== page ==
The football season is a month away, and there is a full-force buzz around Columbus and Ohio State’s campus. Urban Meyer has arrived, ready to lead the Buckeyes to the greener pastures that seem to only be reserved for SEC teams.
But there is another team in town, and they are even allowed to play in the postseason this year. The basketball Buckeyes are coming off the school’s 11th trip to the Final Four, and expectations are high once again.
If the scarlet and gray hope to repeat their tournament successes from a season ago, or even compete in the treacherous Big Ten conference, the returning players are going to have to make up for the production that departed with Jared Sullinger and William Buford.
With that in mind, here is one thing that each returning starter needs to improve on before the season begins. Otherwise, it could be a much shorter March this time around.
There are those out there that think Craft is the best returning point guard in the nation. If that is the case, however, it is not because of his offensive prowess.
The Buckeyes' lead man is the emotional leader of the squad, rarely turns the ball over and plays suffocating defense. Craft’s ball-hawking defensive abilities are well chronicled, and there is no reason to expect anything less this season.
However, if Craft needs improvement in one area, it is on the offensive side of the ball. While he shot a good percentage last year, Ohio State is going to need more this time around. Oftentimes, Craft would dump the ball down low to Sullinger or swing it across the perimeter to Buford and his job would be done.
Nevertheless, those one-on-one offensive options are gone, so the pick-and-roll may become a necessary play. While it is beautiful in its simplicity, it still requires the point guard to make split-second decisions.
Craft, who is known for his intelligence off the court as well, should have no problem reading defenses and operating the pick-and-roll. He’s just going to have to become more familiar with it before the season starts.
Ohio State’s lack of a true long-range threat last season has been well-documented. Buford disappointed, Craft didn't shoot much and LaQuinton Ross spent more time on the end of the bench than he did behind the three-point line.
Enter Lenzelle Smith Jr. While he is certainly not an unfamiliar commodity to Buckeye fans, his role this season may be. Ohio State is going to need the shooting guard to do just that—shoot.
Smith showed flashes of his shooting ability in the NCAA Tournament with critical games and shots against Cincinnati and Syracuse. If Thad Matta has his way, those postseason games marked a turning point for Smith’s somewhat inconsistent career.
If Smith can improve his long-range shots, the entire floor will open up for Deshaun Thomas to find his shot and Craft to operate in the aforementioned pick-and-roll.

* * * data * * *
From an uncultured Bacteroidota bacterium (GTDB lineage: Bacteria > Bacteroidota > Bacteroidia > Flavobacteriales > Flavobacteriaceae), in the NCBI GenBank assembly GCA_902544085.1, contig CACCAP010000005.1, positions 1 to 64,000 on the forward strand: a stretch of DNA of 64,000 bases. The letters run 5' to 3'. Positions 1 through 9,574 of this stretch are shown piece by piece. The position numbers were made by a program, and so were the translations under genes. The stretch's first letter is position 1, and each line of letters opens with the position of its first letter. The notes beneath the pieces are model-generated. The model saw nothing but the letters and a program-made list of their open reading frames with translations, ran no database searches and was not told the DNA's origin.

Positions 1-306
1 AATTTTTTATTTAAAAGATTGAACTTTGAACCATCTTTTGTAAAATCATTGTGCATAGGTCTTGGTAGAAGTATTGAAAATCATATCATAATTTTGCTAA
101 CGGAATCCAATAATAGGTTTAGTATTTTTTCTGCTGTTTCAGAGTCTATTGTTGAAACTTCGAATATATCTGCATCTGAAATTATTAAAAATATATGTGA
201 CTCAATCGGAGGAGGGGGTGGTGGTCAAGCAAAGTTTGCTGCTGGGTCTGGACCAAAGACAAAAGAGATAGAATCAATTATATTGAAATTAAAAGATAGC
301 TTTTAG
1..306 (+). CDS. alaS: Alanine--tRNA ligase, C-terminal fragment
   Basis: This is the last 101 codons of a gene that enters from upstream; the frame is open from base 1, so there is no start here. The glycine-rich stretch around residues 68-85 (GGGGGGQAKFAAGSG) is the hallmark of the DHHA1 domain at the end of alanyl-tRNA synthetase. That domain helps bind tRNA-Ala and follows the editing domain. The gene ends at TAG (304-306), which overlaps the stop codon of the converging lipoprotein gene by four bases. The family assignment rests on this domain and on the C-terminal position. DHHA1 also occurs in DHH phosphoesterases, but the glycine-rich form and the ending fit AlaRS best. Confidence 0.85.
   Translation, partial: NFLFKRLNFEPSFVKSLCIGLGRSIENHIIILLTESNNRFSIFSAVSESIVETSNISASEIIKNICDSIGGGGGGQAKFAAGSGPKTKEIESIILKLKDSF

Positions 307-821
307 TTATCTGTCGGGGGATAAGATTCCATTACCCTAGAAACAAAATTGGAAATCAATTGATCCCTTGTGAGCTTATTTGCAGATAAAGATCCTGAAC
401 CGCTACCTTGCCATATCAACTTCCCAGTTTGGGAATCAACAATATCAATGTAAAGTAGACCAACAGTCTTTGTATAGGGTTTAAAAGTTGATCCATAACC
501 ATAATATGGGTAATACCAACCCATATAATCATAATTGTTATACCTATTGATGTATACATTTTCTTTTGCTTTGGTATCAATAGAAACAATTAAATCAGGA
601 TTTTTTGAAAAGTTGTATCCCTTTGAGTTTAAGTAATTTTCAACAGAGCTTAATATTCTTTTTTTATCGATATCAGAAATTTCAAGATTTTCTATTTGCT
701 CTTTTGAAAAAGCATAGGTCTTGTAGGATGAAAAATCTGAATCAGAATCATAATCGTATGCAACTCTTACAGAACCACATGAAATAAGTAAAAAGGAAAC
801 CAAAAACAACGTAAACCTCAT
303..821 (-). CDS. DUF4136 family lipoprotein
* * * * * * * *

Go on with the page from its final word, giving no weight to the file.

Everything mentioned in the Smith Jr. slide applies to LaQuinton Ross. The Buckeyes could really use Ross’ three-point shooting this season, especially if they hope to contend in the nation’s best conference.
However, if we are strictly talking about what Ross has to work on this offseason, it is his penetration abilities with the ball. Without the presence of Sullinger down low and Buford on the perimeter, Ohio State’s offense is going to appear much less formidable on paper.
That is why Matta will need the 6’8” Ross to be the slasher he is capable of being. Yes, his jump shot will help, but a bona fide driver will allow Smith and Thomas clean looks from downtown. Not to mention the fact that defenders will have to respect Ross’ driving capabilities, which will open up his own jump shot.
Obviously, it would be too much to expect Ross to match Evan Turner’s production, but he is the player Ross—who is basically Turner’s height—should model his collegiate game after.
Of course, I’m sure Matta wouldn’t have much of a problem with Ross matching Turner’s production if he wants to.
I am sure this is not the first time Deshaun Thomas has heard critiques of his defense (you know, assuming he reads all of my articles). In fact, Matta called him “Shaun” Thomas at times last season because there was no "D" in his game.
Motivating monikers aside, Thomas did play better defense as the season wore on last year. However, there is still plenty of room for improvement.
He struggles at times when he is banging down low with taller players (see matchups with Michigan State) but also has trouble keeping up with smaller, quicker forwards. Unfortunately for Thomas, he is going to need to improve in both areas due to the versatility of the Big Ten opponents the Buckeyes will face.
Of course, a defensive improvement by Thomas would also call for an increase in rebounding numbers. Now that Sullinger is gone, Ohio State is going to need a boost from the 5.4 rebounds per game Thomas grabbed last year.
Even though it was a small sample size last year, Williams proved that he can be a defensive force. In only about six minutes per game of action, the 6’10” center averaged almost a block a game for the Buckeyes, good enough for second on the team.
If Williams wants to be one of the primary contributors on Matta’s squad this season, he needs to improve his offense. After all, it is only a two-time defending All-American that he is replacing.
At 6’10”, and without much of an outside shot, there is really only one place on the floor where Williams will be contributing to the scoring department.
In a conference dominated by a bruising style of play and plenty of formidable big guys, Williams needs to improve his low post moves. Scoring on the block will help open up the floor for stars Thomas and Craft.
So there you have it, Buckeyes—one thing for each of you to improve. Now get to work. The season is right around the corner.